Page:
EU imposes new Iran sanctions, won’t brand Guards ‘terrorists’ for now

BRUSSELS, Jan 23 (Reuters) – The European Union on Monday imposed sanctions on more than 30 Iranian officials and institutions, including units of the powerful Revolutionary Guards, accusing them of a “brutal” crackdown on protesters and other human rights abuses.

The United States and Britain have also issued new sanctions against Iran, reflecting a deterioration in the West’s already strained relations with Tehran in recent months.

Foreign ministers from the EU’s 27 member states agreed on the measures at a meeting in Brussels.

The sanctions have targeted units and senior officers of the Islamic Revolutionary Guard Corps (IRGC) across Iran, including in Sunni-populated areas where the state’s crackdown has intensified, a list published in the EU’s official journal showed.

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Some EU governments and the European Parliament have made it clear that the IRGC should be listed as a terrorist organization altogether. But the EU’s foreign policy chief, Josep Borrell, noted that could only happen if an EU country’s court found the IRGC guilty of terrorism.

“You can’t say, ‘I consider you a terrorist because I don’t like you,'” he told reporters before the Brussels talks.

New sanctions have been imposed on 18 people and 19 entities. Those targeted cannot travel to the EU and any assets they have within the EU can be frozen.

Relations between the EU and Tehran have spiraled downward amid efforts to revive talks over its nuclear program and Iran has moved to detain several European citizens.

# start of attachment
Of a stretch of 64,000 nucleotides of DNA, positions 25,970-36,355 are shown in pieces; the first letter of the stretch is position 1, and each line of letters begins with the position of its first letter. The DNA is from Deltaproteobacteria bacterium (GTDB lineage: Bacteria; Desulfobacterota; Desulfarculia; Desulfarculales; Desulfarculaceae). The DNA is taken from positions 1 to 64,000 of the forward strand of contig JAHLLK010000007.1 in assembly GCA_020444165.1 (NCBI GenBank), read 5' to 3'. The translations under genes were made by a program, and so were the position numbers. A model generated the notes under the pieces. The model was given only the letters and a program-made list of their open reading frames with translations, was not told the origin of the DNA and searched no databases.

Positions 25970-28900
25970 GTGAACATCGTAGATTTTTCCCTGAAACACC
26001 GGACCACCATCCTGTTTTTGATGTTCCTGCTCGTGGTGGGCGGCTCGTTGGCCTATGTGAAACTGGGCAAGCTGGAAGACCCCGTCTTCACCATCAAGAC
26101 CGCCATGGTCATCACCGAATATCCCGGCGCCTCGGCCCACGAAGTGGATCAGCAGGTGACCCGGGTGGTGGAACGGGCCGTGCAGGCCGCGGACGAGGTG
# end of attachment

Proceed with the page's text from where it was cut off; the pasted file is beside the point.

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The bloc has been highly critical of the violent treatment of protesters in Iran, including executions and the transfer of Iranian drones to Russia.

Sweden, which currently holds the EU’s rotating presidency, said the new sanctions targeted “those driving repression”.

“The EU strongly condemns the brutal and disproportionate use of force by the Iranian authorities against peaceful protesters,” Sweden’s Foreign Minister Tobias Billström said in a Twitter post from the country’s EU diplomatic mission.

The IRGC was established after the 1979 Islamic Revolution to protect the ruling system of the Shia clergy. It has an estimated 125,000-strong military with army, navy and air units, and the Basij religious militia, often used in repression.

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“The Iranian regime, the Revolutionary Guards terrorize their own population day after day,” German Foreign Minister Analena Baerbach said at a meeting on Monday.

The day before the Brussels meeting, more than a thousand people took to the city’s streets to protest the arrest of Belgian aid worker Olivier Vandecastel in Iran.

Iran has previously warned the EU against designating the IRGC as a terrorist organization.

(Reporting by Andrew Gray, Bart Meijer, Philip Blenkinsop and Parisa Hafezi, Writing by Ingrid Melander and Gabriela Bazynska, Editing by Peter Graff, Timothy Heritage and John Stonestreet

Our criteria: Thomson Reuters Trust Principles.


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